PTLS takes another look at bonds

Looking for an affordable way to deal with the escalating payment of unfunded liability of the Public Safety Personnel Retirement System for its police officers, the PTLS council considers the possibility of a taxable bond that would save the town $3.2 million in interest.

Editor’s note: This is the second of three articles regarding Pension Obligation Bonds (POB) being considered by the PTLS town council for the unfunded Public Safety Personnel Retirement System (PSPRS) and the funding of the construction of the Pinetop-Lakeside Police Department facility. Part I was an overview of the bond considerations. Part III will focus on the construction funding for the Police Department facility.

PINETOP-LAKESIDE – A work planning session in October 2020 opened the door for council and staff to explore the possibility of ways to deal with the underfunded Public Safety Personnel Retirement System (PSPRS) and funding for construction of the police department facility.

In two extensive presentations to council, Dec. 3 and Feb. 4, Piper/Sandler’s Managing Director Nick Dodd reviewed the 2017 tax exempt bond sale which funded the current town hall building and proposed Pledged Revenue Obligations (Excise Tax Revenue Bonds) Series 2021A, Tax Exempt, and Series 2021B (Taxable) as a consideration for the two debt issues before the council. The Feb. 4 presentation added a time-table which was not addressed in the Dec. 3 meeting.

The Town of Pinetop-Lakside was incorporated in 1984 and in 1985 the town became a member of the PSPRS, the state retirement system established in 1968 for Arizona’s public safety personnel.

There are two government retirement systems for Pinetop-Lakeside employees, the Arizona State Retirement System (ASRS) which covers teachers and government workers and the PSPRS.

The state also has an Elected Officials’ Retirement Plan (EORP) and a Corrections Officer Retirement Plan (CORP), neither of which are associated with the bond issue Pinetop-Lakeside is considering.

According to the PSPRS website, “PSPRS provides retirement benefits and programs to nearly 60,000 active members, retired members and surviving beneficiaries, and to more than 300 employers groups (municipalities, agencies and districts) throughout the state. The system maintains separate accounts for each employer that participates in PSPRS and CORP, and each employer establishes a local board that is responsible for determining membership and benefits eligibility in accordance with statutory provisions.”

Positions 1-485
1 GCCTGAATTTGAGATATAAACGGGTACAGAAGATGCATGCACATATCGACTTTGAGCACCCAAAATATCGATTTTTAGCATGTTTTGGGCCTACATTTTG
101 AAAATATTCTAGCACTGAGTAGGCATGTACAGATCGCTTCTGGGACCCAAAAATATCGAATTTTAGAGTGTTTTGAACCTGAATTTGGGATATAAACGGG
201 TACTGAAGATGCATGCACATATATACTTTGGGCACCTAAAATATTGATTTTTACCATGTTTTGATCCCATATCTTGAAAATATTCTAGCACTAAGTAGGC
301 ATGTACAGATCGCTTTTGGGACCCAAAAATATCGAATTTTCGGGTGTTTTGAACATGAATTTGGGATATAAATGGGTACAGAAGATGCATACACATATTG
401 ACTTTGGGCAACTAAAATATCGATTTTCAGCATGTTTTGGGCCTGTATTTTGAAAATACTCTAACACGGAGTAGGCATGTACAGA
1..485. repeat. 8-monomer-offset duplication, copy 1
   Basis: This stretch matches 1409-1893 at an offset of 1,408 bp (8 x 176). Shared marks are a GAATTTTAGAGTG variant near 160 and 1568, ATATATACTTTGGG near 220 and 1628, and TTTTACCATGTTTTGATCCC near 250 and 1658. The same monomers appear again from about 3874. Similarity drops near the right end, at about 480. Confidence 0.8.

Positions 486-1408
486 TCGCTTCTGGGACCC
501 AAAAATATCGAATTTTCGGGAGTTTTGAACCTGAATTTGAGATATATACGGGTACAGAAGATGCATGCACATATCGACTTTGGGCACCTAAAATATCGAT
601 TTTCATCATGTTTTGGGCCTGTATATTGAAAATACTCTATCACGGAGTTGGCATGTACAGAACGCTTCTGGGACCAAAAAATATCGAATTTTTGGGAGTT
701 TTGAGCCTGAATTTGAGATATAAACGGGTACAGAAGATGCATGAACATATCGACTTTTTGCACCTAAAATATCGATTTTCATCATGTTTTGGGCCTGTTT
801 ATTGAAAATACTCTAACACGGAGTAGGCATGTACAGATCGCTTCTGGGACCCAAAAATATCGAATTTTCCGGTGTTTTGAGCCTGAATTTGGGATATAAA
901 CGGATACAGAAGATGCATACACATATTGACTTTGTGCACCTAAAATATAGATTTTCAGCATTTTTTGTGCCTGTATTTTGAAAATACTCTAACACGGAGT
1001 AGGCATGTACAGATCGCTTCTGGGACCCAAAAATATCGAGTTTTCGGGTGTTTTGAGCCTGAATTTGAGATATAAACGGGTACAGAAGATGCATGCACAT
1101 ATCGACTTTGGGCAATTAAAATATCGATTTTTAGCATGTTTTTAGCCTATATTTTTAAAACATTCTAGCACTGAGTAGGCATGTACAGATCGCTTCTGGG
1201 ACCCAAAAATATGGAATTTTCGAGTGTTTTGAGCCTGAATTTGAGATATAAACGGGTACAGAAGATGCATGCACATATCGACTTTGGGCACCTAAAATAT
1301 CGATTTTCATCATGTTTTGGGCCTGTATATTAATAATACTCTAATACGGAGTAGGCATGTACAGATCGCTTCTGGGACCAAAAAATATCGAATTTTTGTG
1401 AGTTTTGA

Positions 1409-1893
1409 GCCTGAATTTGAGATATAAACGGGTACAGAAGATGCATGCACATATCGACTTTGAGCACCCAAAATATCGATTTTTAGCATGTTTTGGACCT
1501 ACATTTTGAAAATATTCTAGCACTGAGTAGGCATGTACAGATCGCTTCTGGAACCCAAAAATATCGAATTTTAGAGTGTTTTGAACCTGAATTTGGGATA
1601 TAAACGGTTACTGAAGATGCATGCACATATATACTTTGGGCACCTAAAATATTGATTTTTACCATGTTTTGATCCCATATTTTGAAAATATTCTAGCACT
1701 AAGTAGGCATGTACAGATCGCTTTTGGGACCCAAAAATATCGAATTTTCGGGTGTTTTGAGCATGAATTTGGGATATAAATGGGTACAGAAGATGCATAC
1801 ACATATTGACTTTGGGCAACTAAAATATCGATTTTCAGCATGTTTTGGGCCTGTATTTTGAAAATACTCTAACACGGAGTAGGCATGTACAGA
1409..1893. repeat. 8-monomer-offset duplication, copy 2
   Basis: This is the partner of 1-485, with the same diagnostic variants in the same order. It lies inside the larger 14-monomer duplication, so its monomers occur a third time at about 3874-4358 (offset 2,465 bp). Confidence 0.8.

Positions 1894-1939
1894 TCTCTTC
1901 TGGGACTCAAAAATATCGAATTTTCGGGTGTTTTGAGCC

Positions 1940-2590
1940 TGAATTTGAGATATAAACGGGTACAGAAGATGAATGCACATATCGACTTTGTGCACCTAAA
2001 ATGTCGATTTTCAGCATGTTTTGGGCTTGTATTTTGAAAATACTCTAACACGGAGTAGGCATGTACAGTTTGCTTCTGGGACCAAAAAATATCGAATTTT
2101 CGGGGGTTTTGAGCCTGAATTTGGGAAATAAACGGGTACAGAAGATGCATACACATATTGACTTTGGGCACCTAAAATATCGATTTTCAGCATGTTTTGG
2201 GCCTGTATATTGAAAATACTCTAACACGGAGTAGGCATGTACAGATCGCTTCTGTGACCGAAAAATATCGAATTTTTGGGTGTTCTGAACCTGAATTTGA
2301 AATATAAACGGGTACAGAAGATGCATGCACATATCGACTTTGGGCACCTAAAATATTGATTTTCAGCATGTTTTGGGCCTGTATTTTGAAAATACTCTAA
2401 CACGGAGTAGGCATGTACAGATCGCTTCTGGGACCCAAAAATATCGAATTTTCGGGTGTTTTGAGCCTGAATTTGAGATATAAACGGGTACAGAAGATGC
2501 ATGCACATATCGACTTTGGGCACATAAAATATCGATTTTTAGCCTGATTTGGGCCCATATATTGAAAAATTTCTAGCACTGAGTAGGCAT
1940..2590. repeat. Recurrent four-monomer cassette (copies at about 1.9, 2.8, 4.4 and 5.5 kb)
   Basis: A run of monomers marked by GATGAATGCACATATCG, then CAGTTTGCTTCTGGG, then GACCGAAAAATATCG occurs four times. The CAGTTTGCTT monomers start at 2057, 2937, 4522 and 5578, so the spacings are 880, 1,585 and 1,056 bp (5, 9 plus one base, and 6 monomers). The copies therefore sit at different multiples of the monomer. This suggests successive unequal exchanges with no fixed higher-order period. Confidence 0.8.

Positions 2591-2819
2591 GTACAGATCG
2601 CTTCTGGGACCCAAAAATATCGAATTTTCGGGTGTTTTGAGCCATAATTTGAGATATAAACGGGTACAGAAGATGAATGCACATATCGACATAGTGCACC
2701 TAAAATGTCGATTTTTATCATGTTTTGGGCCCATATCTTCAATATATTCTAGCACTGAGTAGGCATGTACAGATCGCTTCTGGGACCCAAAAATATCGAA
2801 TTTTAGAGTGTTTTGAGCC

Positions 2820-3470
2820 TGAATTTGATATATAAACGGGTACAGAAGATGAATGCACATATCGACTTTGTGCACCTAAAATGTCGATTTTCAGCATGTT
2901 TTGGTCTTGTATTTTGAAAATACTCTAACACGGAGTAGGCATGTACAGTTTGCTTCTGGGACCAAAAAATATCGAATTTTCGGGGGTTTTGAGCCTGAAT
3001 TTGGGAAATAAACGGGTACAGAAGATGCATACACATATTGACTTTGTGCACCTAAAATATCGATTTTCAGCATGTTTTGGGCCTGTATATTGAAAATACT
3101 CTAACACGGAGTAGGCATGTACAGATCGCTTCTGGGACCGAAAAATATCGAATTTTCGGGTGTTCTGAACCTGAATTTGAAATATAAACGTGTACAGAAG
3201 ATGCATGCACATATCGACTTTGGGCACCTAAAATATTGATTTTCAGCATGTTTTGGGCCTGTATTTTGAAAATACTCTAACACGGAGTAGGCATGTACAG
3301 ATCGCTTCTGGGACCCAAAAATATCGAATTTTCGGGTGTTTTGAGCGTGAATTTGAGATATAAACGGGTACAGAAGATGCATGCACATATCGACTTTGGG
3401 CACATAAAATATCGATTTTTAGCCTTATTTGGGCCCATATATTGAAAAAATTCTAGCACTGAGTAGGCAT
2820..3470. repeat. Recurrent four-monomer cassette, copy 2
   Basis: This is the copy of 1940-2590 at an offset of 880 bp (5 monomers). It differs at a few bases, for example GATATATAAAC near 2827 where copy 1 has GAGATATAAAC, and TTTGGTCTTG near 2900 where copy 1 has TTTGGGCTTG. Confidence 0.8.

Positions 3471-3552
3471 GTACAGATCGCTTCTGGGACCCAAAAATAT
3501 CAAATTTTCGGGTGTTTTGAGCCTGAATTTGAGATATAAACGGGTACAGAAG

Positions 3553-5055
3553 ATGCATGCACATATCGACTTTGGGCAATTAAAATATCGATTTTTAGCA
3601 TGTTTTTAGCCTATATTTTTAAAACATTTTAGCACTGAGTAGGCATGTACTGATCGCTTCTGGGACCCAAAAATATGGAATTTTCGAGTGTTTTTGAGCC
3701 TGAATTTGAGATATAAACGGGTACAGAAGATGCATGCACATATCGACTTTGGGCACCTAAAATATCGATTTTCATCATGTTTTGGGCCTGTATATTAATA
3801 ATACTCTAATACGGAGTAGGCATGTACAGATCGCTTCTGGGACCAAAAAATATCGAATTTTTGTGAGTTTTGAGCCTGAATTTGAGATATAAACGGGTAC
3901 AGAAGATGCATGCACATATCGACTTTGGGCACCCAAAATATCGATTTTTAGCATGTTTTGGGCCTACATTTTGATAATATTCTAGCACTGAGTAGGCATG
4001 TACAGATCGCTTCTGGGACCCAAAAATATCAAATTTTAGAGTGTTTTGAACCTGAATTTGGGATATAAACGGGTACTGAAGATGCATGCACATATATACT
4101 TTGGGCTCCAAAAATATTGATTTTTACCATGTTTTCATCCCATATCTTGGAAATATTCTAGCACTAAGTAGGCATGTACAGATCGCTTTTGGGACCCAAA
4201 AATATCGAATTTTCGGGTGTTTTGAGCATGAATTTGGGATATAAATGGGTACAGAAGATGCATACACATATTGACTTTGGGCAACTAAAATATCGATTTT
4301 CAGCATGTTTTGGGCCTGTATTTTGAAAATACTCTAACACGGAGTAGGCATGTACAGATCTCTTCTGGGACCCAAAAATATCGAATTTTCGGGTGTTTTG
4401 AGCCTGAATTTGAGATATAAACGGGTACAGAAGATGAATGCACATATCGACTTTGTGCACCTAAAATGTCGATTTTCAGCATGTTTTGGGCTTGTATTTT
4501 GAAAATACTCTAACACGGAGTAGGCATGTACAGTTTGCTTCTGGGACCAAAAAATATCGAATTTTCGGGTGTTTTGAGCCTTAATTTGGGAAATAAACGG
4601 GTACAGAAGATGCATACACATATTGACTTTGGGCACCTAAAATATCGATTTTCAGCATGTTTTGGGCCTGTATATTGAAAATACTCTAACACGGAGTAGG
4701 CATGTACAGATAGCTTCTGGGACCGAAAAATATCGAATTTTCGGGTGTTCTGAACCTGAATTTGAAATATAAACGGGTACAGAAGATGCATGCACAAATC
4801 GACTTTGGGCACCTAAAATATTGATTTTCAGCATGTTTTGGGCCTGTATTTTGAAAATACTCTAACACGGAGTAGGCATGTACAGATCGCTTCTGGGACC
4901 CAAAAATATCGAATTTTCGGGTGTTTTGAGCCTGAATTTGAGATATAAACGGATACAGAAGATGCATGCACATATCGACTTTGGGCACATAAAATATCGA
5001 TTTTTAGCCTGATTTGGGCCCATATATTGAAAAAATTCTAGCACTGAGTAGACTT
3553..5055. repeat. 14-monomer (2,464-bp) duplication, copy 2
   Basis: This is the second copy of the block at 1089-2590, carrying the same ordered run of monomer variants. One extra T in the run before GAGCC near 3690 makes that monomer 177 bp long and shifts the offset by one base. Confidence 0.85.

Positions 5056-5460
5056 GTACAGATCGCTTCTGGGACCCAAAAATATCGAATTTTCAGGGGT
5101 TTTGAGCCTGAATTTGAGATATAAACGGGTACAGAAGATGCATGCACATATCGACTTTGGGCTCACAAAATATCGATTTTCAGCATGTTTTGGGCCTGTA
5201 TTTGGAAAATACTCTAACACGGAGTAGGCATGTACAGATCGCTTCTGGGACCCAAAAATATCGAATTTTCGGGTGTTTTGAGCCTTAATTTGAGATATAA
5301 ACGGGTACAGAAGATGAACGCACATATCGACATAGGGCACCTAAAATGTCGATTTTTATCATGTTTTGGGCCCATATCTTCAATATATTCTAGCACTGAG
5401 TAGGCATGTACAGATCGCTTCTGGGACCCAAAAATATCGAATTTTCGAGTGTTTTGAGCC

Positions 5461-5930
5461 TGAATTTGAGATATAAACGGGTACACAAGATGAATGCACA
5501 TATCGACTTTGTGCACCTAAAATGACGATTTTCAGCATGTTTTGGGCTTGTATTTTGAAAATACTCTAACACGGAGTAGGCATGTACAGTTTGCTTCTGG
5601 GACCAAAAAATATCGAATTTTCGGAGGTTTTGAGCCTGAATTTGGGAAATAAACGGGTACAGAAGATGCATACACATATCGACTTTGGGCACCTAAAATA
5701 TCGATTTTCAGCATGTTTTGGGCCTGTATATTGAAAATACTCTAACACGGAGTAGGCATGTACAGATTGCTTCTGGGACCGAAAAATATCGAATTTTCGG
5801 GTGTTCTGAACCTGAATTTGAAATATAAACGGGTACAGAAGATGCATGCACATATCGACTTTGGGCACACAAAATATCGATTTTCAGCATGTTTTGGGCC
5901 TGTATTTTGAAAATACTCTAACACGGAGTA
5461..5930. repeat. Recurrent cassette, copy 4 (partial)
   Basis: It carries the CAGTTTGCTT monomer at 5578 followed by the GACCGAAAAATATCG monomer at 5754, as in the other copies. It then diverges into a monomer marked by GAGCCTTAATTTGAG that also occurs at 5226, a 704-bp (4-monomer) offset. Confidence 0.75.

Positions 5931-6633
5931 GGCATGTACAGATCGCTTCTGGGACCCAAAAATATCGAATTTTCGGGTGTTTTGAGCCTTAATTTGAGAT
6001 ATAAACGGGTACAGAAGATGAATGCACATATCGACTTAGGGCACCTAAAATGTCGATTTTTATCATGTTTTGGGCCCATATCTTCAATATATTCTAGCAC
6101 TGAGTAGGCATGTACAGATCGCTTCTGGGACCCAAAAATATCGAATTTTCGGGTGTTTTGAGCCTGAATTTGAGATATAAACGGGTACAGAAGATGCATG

Pinetop-Lakeside has a local PSPRS board which addresses all questions of eligibility, service, credits, and determines the amount, manner and time of payment of any benefits under PSPRS.

Though many fire departments across the state are also included in PSPRS, in PTLS the PSPRS is only the police department.

Unlike the ASRS which has been in existence over 65 years and has made good investment decisions, PSPRS has made some investment decisions which adversely affected the plan. Finance Manager Kevin Rodolph said one example is that PSPRS invested heavily in real estate and were severely impacted by the 2008 real estate crash; another is that they have had some heavy losses paid out over the years due to fires such as the Yarnell Hill Fire which occurred in Prescott.

Rodolph said, “All those factors mean it has not been stable and now that unfunded liability transcends to all agencies.”

Dodd, echoed by Rodolph, said there are essentially three tiers that the PSPRS is dealing with — two of which impact the fund. All long-servicing officers hired before Jan. 1, 2012 are in Tier 1 and have defined benefits only. Tier 2 are those hired on or after Jan. 1, 2012, also with only defined benefits, affected by the plan, and then Tier 3 are those officers hired after July 1, 2018, after the funding structure was changed. Tier 3 has both a defined benefit and a defined contribution plan and is not affected by the underfunded liability issue.